Assassin's Creed III
AC3, showed U.S. history,
Plus great art and attacking from trees.
Hatham may lack honor,
But our hero Connor
Needs more of a personality.
Dishonored, a truly awesome game
Where you fight to uphold Corvo's name.
Sabotage, stealth or strike,
Choose the method you like...
It's your fault if the ending is lame!

Thursday, March 7, 2013

Snowquester Special: Lollipop Chainsaw

Yesterday, the DC area had some winter weather which, although anti-climactic, resulted in widespead closings....Snowquester Day!  And a work-free day can only mean one thing: lots of quality time with the PS3.  It afforded me the time I needed to wrap up Lollipop Chainsaw, so now I can give you my take on it.

If you haven't seen the game before--or the cheerleader-chainsaw cosplay at any of the Cons this past year--the basic premise of Lollipop Chainsaw is that you play a zombie-hunting high school cheerleader whose weapon of choice is a girl-ified chainsaw.  In the prologue, we meet our hero Juliet Starling on her birthday, when she discovers her boyfriend Nick has been attacked by zombies.  To save him from becoming a zombie, she decapitates him and uses crazy magic skills to preserve his head....she then carries his talking head around as a belt accessory for the rest of the game.  Slightly morbid?  Maybe.  Hilarious? ABSOLUTELY!

The game consists of multiple themed stages, each one culminating with a boss battle.  The gameplay is varied enough between battling zombies, mini-games (some involving the use of Nick's head on zombie bodies to accomplish different tasks), and quick-time challenges, so it does a pretty good job of avoiding tedious and repetitive button-mashing.  I thought the variation in the zombies' behavior afforded enough of an opportunity to use the different advanced chainsaw-cheerleading moves, and the boss battles were each unique and memorable (think fat Elvises, disco dancers, and psychadelic hippie-zombies). I also enjoyed the clever dialogue--some of the exchanges between Nick and Juliet are hilarious, same with Juliet's dad.  Don't get me wrong, it was definitely cheesy at some points, but I got the sense that this was the intention of the creators at Grasshopper Manufacture.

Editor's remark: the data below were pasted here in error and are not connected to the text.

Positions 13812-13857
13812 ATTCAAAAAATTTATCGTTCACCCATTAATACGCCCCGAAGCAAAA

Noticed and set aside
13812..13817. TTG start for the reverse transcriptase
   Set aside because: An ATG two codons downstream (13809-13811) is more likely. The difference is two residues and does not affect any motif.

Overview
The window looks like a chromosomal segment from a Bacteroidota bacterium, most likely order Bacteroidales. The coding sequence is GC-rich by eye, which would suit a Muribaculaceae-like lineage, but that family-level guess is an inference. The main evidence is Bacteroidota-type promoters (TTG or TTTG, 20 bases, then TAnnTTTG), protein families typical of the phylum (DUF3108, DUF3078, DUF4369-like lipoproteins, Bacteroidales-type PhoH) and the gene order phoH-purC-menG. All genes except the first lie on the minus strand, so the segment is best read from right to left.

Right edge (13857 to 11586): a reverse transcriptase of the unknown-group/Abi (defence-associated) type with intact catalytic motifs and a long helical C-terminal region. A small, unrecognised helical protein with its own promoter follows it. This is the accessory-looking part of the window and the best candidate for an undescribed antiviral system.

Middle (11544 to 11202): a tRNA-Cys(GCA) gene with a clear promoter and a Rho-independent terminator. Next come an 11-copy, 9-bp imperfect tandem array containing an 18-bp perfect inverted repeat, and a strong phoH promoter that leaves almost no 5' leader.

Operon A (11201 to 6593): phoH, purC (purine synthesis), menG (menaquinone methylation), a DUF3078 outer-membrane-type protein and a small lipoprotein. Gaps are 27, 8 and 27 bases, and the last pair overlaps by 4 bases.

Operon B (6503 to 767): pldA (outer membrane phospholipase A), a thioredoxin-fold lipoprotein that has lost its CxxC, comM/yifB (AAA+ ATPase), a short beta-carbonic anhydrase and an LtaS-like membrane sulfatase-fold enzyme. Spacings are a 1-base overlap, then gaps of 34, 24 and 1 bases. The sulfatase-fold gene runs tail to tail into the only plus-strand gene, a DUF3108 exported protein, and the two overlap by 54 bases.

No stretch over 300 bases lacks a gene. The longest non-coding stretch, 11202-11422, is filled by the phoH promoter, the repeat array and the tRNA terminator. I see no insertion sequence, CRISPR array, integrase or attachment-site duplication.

As for the interface, it was a bit jerky at times with respect to the camera angles and enemy targeting. That being said, the fun graphics and the joy of hacking and slashing zombie hoardes made up for those shortcomings.  Before I bought this game, I noted there were a lot of reviews citing gratuitous violence and sexual inuendos in the game.  Really?  I don't think the zombie gore in Lollipop Chainsaw is any worse than that portrayed in shows like The Walking Dead.  As for the sexual content, even as a girl I didn't find it to be overbearing or uncomfortable compared to some other video games out there.  I mean, yes, she's a well-endowed cheerleader in a skimpy outfit who loves lollipops, but it's pretty clear from the beginning of the game that it's intended to be a campy take on some other games out there that have taken a more serious approach to scantily-clad female heroines.  As a comparison, I found the constant boob-jiggling of Ivy in Soul Calibur to be way more distracting and annoying than any of the content in Lollipop Chainsaw.  To me, it's about how it's presented in the context of the game.